Eight protesters who were arrested attempting to block a delivery of military equipment to an arms fair in east London have been cleared of all charges after a judge accepted their actions were based on the probability illegal weapons were being sold inside.

The defendants, five men and three women, were accused of wilful obstruction of the highway following the protest outside the Defence Security and Equipment International (DSEI) event at the ExCel centre in London's Docklands in 2015.

During the trial at Stamford magistrates' court, the defence said the activists were attempting to "uphold the rule of the law" by blocking access to the arms fair after it was found illegal weapons were sold there in previous years.

Kat Hobbs, coordinator of Campaign Against the Arms Trade (CAAT), told the court Bahrain had been invited by the UK government to previous DSEI exhibitions in 2009, 2013 and 2015 despite the regime using weapons against pro-democracy protests. There was also evidence of UK-manufactured arms being sold to Saudi Arabia to be used in attacks on Yemen, including BAE Systems fighter jets and Raytheon's Paveway bombs.

One of the defendants, Thomas Franklin, 57, said he attempted to block access to the exhibition so weapons could not be sold to regimes that abuse human rights and the act was "in preparation for a crime". He told the court: "In every single previous arms fair, that had been found to be happening. We have evidence of that. We have parliamentary reports, we have reports from Amnesty International, we have reports from Caroline Lucas, the Green MP, listing illegal weapons being sold."

District Judge Angus Hamilton said the prosecution could not prove the defendants did not have a reasonable belief they could stop crime through their actions as there was "compelling evidence" that arms sales at DSEI were for repression and human rights abuse. He added: "It was not appropriately investigated by the authorities. This could be inferred from the responses of the police officers, that they did not take the defendants' allegations seriously."

Isa Al-Aali, Angela Ditchfield, Lisa Butler, Thomas Franklin, Javier Gárate Neidhardt, Susannah Mengesha, Luis Tinoco Torrejon and Bram Vranken have now been cleared of the charges against them. In a joint statement, they said: "We were compelled to try to prevent war, repression, torture and genocide and we stand by our actions.

"We do not believe that we should have been on trial this week and denounce the UK government's complicity and actions in supporting the arms trade; and in perpetuating war and repression around the world. We oppose the sale of arms based on corporate greed and profit and seek radical change.

"We come from the UK, Bahrain, Belgium, Chile and Peru in the believe that as the arms trade takes place at a global scale, our resistance has to be global and it should have no borders. Over the week, we have put DSEI and the arms trade on trial and we have proven them to be illegitimate. Our only regret is that we didn't succeed in shutting down DSEI.

"Our thoughts are with the people who suffer as a result of the arms trade and the survivors of repressive regimes, torture, war and conflict. We call on more people to join us in our efforts to shut down DSEI 2017 and take collective action to end the arms trade."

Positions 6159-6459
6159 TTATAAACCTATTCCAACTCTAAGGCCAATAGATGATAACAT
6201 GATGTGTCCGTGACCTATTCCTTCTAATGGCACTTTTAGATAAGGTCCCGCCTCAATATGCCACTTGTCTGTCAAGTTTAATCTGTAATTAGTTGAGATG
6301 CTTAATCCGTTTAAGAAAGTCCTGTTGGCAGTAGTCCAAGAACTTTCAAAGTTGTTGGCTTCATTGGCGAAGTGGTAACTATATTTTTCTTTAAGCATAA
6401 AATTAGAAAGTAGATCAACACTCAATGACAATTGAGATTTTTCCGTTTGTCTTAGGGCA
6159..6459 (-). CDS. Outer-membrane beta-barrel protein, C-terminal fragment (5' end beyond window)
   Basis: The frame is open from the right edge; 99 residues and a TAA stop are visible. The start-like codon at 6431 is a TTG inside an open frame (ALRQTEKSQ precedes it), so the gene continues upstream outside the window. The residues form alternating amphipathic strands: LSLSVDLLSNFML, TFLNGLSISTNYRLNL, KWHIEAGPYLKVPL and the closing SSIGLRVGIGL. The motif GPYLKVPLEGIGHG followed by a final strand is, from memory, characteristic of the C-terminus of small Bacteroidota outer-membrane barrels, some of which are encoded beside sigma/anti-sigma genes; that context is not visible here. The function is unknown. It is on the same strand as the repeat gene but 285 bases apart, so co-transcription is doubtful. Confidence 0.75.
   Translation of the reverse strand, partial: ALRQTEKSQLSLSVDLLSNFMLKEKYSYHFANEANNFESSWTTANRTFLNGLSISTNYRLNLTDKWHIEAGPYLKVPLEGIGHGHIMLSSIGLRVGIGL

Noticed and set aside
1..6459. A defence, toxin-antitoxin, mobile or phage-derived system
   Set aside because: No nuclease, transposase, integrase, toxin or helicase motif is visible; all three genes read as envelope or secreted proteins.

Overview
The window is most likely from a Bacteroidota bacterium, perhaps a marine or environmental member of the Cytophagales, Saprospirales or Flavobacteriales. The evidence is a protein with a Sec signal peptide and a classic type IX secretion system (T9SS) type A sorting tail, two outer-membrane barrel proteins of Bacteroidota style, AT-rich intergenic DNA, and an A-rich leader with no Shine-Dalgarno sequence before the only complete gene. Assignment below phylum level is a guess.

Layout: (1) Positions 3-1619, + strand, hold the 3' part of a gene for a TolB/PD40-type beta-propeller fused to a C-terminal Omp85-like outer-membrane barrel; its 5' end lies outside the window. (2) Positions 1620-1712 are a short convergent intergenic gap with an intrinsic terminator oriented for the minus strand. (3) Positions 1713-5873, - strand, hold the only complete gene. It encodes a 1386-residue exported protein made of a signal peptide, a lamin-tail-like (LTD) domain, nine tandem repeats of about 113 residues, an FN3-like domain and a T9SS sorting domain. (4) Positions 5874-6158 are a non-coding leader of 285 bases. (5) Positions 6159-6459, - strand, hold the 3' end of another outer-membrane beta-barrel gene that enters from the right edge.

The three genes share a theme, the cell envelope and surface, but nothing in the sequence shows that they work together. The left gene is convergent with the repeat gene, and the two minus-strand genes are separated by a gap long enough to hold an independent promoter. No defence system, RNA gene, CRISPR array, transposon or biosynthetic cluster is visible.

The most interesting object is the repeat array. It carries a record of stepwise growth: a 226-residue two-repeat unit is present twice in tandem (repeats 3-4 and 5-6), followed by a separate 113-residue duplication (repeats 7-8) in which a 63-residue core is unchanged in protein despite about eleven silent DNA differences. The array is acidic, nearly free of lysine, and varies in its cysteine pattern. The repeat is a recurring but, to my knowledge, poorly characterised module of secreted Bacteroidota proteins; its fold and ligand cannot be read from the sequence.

Defence and Security Equipment International
A man looks at tank ammunition at the DSEI arms fair in 2013 Getty Images

A spokesperson for DSEI told IBTimes UK: "HMRC, the Department for Business, Innovation & Skills (BIS) and other Government agencies, hold responsibility for enforcing the law in respect of UK Export controls at DSEI. As organisers, we take compliance at DSEI seriously and are constantly working with these Government Departments and agencies to refine our compliance processes in order to ensure that they are as robust as possible. As a result of this close cooperation, and the processes put in place, compliance regulations were not breached at DSEI 2015.

"Representatives from HMRC, BIS and other agencies were present in the run up to and throughout DSEI 2015. They had free and totally unrestricted access to all exhibitors in order to undertake checks that all equipment, services, documentation and any other forms of promotion complied with UK, EU and international law. They were supported in this work by an internal DSEI compliance team. These checks took place with reference to products and services classified as Category A under the terms of the Export Control Act 2002.

"DSEI's activities in respect of compliance, including the attendance of HMRC, BIS and all other relevant Government agencies at the event, are covered by the Memorandum of Understanding signed between Clarion, the Export Control Organisation and BIS. As such our access policies for both exhibitors and visitors have been developed following consultation with a number of government departments.

"All our exhibitors are contractually bound to ensure that they exhibit at DSEI in a manner which is compliant with all relevant arms control legislation. We are explicitly clear that any exhibitors or individuals found to be in breach of compliance regulations at DSEI will be immediately ejected."